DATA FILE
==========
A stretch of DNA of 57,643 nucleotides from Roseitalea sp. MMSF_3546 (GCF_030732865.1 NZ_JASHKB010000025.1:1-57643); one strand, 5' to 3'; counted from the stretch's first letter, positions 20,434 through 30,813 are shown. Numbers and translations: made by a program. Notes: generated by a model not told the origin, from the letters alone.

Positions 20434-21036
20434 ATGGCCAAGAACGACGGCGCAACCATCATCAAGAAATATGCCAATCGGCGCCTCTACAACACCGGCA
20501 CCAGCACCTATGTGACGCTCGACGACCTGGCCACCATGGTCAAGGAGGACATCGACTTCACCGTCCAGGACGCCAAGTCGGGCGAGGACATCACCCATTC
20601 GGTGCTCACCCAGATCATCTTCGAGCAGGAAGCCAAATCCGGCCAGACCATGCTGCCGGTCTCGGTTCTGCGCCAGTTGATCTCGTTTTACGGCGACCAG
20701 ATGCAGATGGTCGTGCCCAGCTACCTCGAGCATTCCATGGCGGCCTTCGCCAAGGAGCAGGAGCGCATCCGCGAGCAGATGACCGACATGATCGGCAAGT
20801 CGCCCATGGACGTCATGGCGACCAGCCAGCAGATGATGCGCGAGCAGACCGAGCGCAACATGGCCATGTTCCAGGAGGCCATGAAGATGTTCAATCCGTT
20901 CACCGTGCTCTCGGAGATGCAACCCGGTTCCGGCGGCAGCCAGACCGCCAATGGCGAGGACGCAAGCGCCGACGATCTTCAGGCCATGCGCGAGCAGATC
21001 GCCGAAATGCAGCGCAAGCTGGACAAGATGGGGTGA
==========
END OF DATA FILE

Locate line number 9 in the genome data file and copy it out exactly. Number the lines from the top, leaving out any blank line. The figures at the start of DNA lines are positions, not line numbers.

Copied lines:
21001 GCCGAAATGCAGCGCAAGCTGGACAAGATGGGGTGA